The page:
WAN LI (continued) AND THE FINAL REIGNS
From the mixed colours one passes appropriately to the subject of monochromes, especially as some of the pieces included under that heading appear to belong to the latter class. We should certainly group the white wares with or without engraved decoration, and the golden brown or yellow with engraved dragons among monochromes. We know that the famous white bowls of the Yung Lo period were still attempted, and that many extremely beautiful white wares were made by the Wan Li potters; and we can assume with confidence that the Hung Chih yellow and the Chia Ching aubergine monochromes were still produced. A beautiful green monochrome, the leaf green of the three- colour scheme, was included in the Pierpont Morgan Collection,1 a slender vase of beaker shape with dragon handles, and ornament engraved under the glaze; and there is a saucer-dish in the Grandidier Collection with engraved designs--a vase of flowers, etc.--under a green glaze. To these must be added turquoise blue, and without doubt underglaze blue of various shades, such as were used in the Chia Ching period. Celadon green, made also in the now moribund Ch'u Chou factories, was produced to some extent at Ching-tê Chên. This is seen on a bowl in the Victoria and Albert Museum (with French metal mount) with blue decoration inside and a pale celadon glaze on the exterior. A low bowl with pale clair-de-lune celadon glaze in the Eumorfopoulos Collection has a mark2 stating that it was made" to be treasured in the Ju-ch'êng family in the hsin mao year of Wan Li" (i.e. 1591). A Ming apple green vase in the British Museum makes it more than probable that apple green should be added to the list; and lustrous brown of the "Nanking yellow" type seems to be indicated by the chin huang (golden brown) which we found coupled with tzŭ chin (dead-leaf brown) in the Chia Ching lists.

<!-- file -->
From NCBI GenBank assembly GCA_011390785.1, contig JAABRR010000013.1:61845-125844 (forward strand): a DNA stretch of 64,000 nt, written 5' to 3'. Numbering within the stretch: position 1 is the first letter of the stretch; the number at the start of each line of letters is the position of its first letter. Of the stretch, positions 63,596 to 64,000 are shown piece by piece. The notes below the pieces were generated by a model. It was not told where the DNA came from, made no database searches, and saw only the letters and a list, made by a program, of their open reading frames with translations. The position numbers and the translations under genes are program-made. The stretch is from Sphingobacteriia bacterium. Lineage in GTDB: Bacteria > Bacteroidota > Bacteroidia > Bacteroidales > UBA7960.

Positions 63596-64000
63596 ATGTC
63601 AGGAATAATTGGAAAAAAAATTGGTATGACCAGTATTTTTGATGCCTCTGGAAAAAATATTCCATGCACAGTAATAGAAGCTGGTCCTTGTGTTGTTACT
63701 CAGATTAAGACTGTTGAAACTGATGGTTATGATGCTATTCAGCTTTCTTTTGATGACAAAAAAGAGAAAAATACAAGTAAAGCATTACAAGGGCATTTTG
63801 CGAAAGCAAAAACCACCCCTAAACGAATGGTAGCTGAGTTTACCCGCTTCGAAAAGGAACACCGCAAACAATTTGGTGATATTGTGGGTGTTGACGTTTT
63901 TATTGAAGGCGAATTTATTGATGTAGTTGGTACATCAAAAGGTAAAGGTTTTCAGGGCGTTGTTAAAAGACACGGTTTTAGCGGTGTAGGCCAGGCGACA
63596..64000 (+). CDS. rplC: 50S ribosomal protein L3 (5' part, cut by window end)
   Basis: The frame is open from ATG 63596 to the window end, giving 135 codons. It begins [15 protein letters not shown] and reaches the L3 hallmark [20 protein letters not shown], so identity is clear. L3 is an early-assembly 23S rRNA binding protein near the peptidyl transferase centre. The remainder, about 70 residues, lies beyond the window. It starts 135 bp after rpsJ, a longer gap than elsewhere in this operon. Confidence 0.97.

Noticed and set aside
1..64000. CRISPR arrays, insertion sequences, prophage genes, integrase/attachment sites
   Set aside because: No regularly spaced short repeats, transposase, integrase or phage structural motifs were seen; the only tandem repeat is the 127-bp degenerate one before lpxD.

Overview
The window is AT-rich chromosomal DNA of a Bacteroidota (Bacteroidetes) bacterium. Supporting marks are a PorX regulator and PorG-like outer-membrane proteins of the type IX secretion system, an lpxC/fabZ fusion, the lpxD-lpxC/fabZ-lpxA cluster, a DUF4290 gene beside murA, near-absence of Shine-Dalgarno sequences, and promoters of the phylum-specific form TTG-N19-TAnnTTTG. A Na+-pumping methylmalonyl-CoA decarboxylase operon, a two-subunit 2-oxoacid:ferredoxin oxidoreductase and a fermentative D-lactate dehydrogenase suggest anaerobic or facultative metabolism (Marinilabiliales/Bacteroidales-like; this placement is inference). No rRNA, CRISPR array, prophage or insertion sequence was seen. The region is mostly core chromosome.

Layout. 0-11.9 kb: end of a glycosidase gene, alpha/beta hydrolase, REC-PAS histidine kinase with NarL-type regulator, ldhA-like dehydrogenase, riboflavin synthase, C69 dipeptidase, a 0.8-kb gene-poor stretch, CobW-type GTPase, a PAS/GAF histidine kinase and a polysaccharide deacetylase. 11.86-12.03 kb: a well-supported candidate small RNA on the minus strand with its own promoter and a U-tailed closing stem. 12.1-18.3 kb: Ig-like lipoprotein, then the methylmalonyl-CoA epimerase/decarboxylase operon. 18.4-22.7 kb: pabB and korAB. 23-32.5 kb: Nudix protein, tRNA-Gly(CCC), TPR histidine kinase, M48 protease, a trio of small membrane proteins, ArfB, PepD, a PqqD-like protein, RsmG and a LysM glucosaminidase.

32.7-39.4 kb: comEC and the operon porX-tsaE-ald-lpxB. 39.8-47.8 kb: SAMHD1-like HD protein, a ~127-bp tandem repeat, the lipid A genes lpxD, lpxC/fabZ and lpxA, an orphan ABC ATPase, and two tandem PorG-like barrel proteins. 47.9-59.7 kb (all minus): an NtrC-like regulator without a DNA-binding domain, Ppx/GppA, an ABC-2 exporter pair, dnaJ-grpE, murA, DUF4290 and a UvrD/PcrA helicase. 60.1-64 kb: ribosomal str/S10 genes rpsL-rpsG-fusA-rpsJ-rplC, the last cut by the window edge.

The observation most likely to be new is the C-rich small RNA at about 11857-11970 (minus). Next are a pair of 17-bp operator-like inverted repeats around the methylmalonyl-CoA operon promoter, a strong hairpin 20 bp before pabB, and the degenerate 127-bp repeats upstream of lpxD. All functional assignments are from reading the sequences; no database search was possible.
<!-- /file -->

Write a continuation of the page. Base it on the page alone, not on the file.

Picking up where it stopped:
The attempts at making underglaze red from copper probably resulted from time to time in unexpected flambé effects. These, classed as yao pien (furnace transmutations), are mentioned with superstitious awe in some of the older Chinese treatises. The appearance of such phenomena____________________
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Publication information: Book title: The Wares of the Ming Dynasty. Contributors: R. L. Hobson - Author. Publisher: Charles E. Tuttle Publishing. Place of publication: Rutland, VT. Publication year: 1962. Page number: 135.
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